Samsung Pays Cancer Claims to Koreans Seeking Early Settlement

Though Samsung Electronics maintains there is no direct correlation between its now renovated Korean chip plants and high levels of cancer in workers, the company announced Wednesday that it has compensated 30 former employees who agreed to early settlements.

“We provide this financial support regardless of whether there may be a correlation between the workplace environment and employee illness,” Samsung said.

The 30 are part of a total of 90 former Samsung employees who have submitted official requests for early compensation. There are still more awaiting resolution through other compensation settlements reported.


 

“Samsung has compensated those who wanted to close the issue,” the company said in a statement reported in the Korea Times. “We expect to finish settlements with 20 workers additionally by the end of this month.”

South Korean activist group Sharps, which speaks for many of the cancer-stricken workers, claims that as many as 200 people became severely ill after working at Samsung semiconductor plants in South Korea –with 70 of those having died the group claims.

Marking a major turning point in a nearly decade-long dispute, Samsung issued its first public apology to affected workers and their families in May 2014.

In August of this year, Samsung agreed to establish an $85.8 million fund to make financial aid available to workers and their families.


 

Samsung also issued a letter of apology to those eligible for compensation, signed by Vice Chairman Kwon Oh-hyun.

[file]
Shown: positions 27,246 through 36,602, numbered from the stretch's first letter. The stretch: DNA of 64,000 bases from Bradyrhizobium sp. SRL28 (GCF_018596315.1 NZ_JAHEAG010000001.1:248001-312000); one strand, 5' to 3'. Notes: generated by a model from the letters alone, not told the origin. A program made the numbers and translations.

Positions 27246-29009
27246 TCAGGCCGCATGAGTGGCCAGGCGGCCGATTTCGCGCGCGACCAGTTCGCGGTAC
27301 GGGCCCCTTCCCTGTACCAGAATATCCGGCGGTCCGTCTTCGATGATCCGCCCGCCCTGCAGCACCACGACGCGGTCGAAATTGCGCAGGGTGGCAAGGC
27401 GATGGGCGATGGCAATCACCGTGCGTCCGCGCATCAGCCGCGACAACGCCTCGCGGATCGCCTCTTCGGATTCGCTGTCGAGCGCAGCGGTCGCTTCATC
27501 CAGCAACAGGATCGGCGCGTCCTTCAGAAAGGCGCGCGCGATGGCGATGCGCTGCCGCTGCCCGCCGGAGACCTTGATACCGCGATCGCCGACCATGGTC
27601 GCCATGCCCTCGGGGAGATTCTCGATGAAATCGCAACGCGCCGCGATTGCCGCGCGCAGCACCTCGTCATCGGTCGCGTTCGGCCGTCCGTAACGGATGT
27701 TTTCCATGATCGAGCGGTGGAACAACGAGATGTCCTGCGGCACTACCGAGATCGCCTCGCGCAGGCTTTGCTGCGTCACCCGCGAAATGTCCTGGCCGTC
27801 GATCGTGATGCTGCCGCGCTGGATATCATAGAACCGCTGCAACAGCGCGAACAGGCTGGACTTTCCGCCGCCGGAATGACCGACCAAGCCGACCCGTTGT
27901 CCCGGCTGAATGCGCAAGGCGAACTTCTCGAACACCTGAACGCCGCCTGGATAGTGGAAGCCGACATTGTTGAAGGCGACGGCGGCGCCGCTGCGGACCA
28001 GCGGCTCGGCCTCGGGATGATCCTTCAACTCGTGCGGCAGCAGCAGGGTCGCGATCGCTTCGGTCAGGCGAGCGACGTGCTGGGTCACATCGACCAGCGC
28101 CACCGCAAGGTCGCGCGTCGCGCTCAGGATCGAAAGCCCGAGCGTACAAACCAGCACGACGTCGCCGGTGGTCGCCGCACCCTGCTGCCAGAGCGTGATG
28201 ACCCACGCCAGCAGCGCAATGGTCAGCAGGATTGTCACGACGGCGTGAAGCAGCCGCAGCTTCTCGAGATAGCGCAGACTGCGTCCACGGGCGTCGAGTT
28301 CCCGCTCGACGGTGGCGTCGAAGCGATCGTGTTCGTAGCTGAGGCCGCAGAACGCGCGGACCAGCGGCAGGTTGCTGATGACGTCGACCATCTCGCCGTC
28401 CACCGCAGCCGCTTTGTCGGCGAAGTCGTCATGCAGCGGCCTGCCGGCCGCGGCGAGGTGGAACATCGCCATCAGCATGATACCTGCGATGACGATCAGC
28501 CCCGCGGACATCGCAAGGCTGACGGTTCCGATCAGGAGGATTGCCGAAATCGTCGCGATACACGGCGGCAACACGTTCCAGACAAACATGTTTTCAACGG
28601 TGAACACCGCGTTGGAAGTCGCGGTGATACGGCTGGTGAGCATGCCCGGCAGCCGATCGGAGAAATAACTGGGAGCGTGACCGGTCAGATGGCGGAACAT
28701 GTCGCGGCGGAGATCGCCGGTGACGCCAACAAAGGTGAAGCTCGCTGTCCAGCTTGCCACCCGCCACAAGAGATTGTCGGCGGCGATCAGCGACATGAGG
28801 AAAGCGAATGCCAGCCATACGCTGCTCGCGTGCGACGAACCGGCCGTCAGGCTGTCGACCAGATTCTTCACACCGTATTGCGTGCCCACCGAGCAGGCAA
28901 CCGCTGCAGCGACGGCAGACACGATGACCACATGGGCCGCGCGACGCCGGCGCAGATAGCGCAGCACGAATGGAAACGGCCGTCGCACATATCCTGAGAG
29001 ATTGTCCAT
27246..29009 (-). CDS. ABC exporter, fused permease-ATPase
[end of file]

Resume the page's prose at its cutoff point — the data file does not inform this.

Samsung has set a deadline for compensation requests at Dec. 31.

Ongoing fight

In 2011, a Seoul court found that the deaths of two Samsung workers from leukemia were related to their work at Samsung and ordered the Korea Workers’ Compensations & Welfare Service agency to pay the worker’s families.

In 2013 a South Korean court ruled in favor of Kim Kyung-mi, who died of leukemia in 2009 at the age 29.

The 2013 case, in which Samsung was also not the defendant, a three judge panel found a “considerable causal relationship” between Kim’s leukemia and her five years working at Samsung’s chip factory in Giheung between 1999 and 2004.

Once again an agency was blamed when the court found that their studies neglected to sufficiently evaluate exposure to chemicals. The Korea Workers’ Compensations & Welfare Service was ordered to pay Kim’s family.

The courts placed partial blame on Samsung, saying, “Samsung Electronics, which did not preserve information of chemical materials used during Kim’s work and did not disclose some data citing trade secrets, is partly a cause.”

Samsung responded to the 2013 ruling saying:

“While the court’s decision appears to have been based on probability, as a party that was not a part of the proceedings, we feel that it would be inappropriate for us to comment on the matter. Regardless, Samsung’s top priority has always been ensuring the health and safety of every person we employ.”

The lines where Kim and the others who died worked were shut down and renovated by Samsung after 2006.

The company has opened two websites with information on compensation guidelines:  www.healthytomorrow.co.kr and www.samsungtomorrow.com.

The Staff

The Staff

Gettin' it done, when the done needs gettin'.

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